So Hamish felt the intrusion into his world of a newspaper office was unsettling. The owner⁄editor, Sam Wills, had taken over an old Victorian boarding house on the waterfront and, with the help of a grant from the Highlands and Islands Commission, had started a weekly newspaper called
Highland Times
. It was an almost immediate success, rising to a circulation of nearly one thousand—and that
a success in the sparsely populated area of the Highlands—not because of its news coverage but because of its columns of gossip, its cookery recipes, and above all, its horoscope. The horoscope was written by Elspeth Grant and was amazingly detailed. Startled Highlanders read that, for example, they would suffer from back pains at precisely eight o’clock on a Monday morning, and as back pain was a favourite excuse for not going to work, people said it was amazing how accurate the predictions were.

But Hamish’s initial disapproval began to fade although he thought astrology a lot of hocus-pocus. There were only three on the editorial side: Sam, and Elspeth, and one old drunken reporter who somehow wrote the whole of the six-page tabloid-sized paper among them.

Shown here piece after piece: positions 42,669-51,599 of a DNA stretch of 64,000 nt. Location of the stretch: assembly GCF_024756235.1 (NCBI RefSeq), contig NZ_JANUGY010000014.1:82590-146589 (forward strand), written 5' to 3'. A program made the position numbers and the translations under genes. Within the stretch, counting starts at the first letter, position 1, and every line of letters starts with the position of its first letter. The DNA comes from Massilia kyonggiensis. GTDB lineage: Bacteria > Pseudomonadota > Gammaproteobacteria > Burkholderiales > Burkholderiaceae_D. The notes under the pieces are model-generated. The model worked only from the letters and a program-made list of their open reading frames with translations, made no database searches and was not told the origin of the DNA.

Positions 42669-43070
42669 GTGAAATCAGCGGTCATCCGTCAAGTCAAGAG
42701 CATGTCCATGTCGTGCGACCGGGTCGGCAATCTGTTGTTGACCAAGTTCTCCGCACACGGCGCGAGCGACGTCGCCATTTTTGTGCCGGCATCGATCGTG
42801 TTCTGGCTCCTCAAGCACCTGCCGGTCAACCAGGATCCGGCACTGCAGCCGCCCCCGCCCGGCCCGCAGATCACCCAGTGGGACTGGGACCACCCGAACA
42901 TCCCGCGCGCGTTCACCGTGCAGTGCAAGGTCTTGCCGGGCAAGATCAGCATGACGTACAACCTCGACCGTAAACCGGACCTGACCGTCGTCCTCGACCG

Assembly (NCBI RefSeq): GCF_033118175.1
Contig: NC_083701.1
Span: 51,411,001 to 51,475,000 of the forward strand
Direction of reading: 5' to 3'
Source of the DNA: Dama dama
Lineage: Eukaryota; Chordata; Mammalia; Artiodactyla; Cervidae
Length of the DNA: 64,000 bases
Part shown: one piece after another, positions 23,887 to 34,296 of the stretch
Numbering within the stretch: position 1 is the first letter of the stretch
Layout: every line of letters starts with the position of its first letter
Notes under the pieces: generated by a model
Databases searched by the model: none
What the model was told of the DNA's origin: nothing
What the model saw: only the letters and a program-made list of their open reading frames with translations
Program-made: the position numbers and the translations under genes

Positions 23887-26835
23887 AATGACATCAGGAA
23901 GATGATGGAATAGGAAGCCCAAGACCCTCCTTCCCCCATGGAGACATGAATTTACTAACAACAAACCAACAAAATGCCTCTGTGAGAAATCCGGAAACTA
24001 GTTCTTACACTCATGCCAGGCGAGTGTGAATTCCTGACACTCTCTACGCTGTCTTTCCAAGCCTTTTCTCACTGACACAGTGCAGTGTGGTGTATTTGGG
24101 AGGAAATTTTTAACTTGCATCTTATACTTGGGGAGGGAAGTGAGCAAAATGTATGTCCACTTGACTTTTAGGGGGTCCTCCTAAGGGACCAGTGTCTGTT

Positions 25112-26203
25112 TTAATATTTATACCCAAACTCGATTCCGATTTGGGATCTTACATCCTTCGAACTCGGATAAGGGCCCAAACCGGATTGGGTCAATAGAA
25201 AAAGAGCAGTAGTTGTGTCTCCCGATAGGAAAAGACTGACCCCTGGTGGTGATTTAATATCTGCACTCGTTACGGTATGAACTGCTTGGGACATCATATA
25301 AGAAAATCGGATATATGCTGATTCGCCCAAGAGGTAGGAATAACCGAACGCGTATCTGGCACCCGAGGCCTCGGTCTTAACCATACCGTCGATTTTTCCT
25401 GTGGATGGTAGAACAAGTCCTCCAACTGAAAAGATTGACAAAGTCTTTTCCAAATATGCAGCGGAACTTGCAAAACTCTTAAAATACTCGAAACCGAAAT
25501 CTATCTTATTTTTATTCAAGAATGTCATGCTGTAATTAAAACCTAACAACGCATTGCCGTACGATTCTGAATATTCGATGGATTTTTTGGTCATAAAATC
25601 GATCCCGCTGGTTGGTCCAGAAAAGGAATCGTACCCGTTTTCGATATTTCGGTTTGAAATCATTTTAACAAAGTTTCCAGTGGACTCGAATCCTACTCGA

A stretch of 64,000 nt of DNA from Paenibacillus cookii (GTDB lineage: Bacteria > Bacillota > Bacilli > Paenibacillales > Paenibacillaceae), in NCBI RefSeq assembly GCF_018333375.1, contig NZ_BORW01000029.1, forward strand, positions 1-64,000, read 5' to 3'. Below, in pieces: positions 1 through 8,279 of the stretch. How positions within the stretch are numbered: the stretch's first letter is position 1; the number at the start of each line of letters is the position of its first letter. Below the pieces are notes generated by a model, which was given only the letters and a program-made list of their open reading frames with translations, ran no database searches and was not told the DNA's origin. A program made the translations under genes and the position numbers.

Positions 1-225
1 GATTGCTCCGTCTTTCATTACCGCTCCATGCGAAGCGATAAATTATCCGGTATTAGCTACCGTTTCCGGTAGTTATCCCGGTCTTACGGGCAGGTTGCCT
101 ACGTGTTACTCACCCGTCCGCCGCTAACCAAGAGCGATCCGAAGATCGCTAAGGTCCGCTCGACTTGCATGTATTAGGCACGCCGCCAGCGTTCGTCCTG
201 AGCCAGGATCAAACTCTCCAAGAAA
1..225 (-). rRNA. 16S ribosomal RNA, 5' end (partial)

He did not know that the larger world of the media was about to burst in on his quiet world.

Over in Strathbane, the television station, Strathbane Television, was in trouble. It had been chugging along, showing mostly reruns of old American sitcoms and a few cheaply produced local shows. They had just been threatened with losing their licence unless they became more innovative.

The scene in the boardroom was fraught with tension and worry. Despite the No Smoking signs, the air was thick with cigarette smoke. “What we need,” said the head of television features, Rory MacBain, “is a hard-hitting programme.” Over his head and slightly behind him, a television screen flickered showing a rerun of